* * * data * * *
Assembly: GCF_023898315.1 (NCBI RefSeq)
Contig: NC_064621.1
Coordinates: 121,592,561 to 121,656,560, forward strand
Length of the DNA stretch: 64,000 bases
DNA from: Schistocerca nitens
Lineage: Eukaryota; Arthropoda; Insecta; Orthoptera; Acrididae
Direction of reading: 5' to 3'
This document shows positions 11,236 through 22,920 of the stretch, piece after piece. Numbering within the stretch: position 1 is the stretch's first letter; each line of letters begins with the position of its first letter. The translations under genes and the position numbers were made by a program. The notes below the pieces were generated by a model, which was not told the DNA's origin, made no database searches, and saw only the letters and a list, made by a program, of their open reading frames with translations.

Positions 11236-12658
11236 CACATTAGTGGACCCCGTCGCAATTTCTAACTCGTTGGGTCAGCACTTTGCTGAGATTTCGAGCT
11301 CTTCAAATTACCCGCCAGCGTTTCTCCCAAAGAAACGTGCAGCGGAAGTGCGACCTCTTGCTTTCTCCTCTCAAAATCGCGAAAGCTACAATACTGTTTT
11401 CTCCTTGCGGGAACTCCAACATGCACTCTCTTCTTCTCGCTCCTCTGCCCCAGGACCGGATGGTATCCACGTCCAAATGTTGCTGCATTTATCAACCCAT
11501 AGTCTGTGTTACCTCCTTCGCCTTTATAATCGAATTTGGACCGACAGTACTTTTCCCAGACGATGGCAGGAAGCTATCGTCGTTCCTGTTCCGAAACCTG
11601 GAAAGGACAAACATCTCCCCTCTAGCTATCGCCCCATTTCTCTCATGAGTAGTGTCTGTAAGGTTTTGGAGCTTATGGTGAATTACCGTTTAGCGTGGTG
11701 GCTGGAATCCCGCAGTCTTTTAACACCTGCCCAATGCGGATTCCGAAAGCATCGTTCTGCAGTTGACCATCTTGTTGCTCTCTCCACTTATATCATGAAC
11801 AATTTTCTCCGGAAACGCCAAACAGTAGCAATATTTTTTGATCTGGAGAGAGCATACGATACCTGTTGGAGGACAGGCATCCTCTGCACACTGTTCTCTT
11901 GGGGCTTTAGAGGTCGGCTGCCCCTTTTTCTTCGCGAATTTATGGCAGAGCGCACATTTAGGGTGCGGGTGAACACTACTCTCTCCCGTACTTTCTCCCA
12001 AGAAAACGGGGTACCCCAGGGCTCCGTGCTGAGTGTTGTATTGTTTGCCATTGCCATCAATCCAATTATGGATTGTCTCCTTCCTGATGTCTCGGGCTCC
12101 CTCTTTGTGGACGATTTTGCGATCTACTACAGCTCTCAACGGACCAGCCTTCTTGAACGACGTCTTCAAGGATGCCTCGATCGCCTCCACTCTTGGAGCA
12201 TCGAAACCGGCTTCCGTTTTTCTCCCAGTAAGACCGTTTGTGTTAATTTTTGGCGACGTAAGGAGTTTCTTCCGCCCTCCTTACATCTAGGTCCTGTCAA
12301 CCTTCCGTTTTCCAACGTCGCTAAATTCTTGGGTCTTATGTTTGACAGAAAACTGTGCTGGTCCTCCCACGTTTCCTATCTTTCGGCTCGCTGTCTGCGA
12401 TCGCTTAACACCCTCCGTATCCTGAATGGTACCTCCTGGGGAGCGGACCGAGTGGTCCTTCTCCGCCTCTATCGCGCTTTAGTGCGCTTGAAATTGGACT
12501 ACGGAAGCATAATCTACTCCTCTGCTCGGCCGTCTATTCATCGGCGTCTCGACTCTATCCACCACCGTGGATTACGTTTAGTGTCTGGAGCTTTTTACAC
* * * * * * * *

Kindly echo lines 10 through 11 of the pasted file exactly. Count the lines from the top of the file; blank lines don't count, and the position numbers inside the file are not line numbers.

11236 CACATTAGTGGACCCCGTCGCAATTTCTAACTCGTTGGGTCAGCACTTTGCTGAGATTTCGAGCT
11301 CTTCAAATTACCCGCCAGCGTTTCTCCCAAAGAAACGTGCAGCGGAAGTGCGACCTCTTGCTTTCTCCTCTCAAAATCGCGAAAGCTACAATACTGTTTT